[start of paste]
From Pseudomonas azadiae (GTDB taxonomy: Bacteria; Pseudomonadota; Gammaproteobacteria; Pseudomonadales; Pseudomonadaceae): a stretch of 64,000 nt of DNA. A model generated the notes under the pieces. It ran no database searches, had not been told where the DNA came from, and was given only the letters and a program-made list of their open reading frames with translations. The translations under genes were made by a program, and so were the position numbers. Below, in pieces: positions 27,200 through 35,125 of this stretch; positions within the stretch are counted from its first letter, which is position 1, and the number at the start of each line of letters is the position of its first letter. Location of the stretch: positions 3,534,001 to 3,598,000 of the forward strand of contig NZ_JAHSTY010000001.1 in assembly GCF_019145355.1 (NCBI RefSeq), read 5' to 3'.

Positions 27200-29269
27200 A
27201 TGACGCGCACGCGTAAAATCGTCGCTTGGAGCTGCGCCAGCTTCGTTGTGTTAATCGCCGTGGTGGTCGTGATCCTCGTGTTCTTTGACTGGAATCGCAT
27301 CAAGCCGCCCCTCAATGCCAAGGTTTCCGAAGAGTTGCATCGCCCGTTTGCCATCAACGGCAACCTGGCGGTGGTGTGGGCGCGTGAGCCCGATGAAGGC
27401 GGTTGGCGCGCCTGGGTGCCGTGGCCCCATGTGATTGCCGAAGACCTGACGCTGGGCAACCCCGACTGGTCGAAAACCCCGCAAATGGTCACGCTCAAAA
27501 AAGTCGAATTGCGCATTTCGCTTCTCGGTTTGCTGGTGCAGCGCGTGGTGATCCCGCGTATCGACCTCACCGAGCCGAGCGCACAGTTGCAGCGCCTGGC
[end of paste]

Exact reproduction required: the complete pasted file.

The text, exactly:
From Pseudomonas azadiae (GTDB taxonomy: Bacteria; Pseudomonadota; Gammaproteobacteria; Pseudomonadales; Pseudomonadaceae): a stretch of 64,000 nt of DNA. A model generated the notes under the pieces. It ran no database searches, had not been told where the DNA came from, and was given only the letters and a program-made list of their open reading frames with translations. The translations under genes were made by a program, and so were the position numbers. Below, in pieces: positions 27,200 through 35,125 of this stretch; positions within the stretch are counted from its first letter, which is position 1, and the number at the start of each line of letters is the position of its first letter. Location of the stretch: positions 3,534,001 to 3,598,000 of the forward strand of contig NZ_JAHSTY010000001.1 in assembly GCF_019145355.1 (NCBI RefSeq), read 5' to 3'.

Positions 27200-29269
27200 A
27201 TGACGCGCACGCGTAAAATCGTCGCTTGGAGCTGCGCCAGCTTCGTTGTGTTAATCGCCGTGGTGGTCGTGATCCTCGTGTTCTTTGACTGGAATCGCAT
27301 CAAGCCGCCCCTCAATGCCAAGGTTTCCGAAGAGTTGCATCGCCCGTTTGCCATCAACGGCAACCTGGCGGTGGTGTGGGCGCGTGAGCCCGATGAAGGC
27401 GGTTGGCGCGCCTGGGTGCCGTGGCCCCATGTGATTGCCGAAGACCTGACGCTGGGCAACCCCGACTGGTCGAAAACCCCGCAAATGGTCACGCTCAAAA
27501 AAGTCGAATTGCGCATTTCGCTTCTCGGTTTGCTGGTGCAGCGCGTGGTGATCCCGCGTATCGACCTCACCGAGCCGAGCGCACAGTTGCAGCGCCTGGC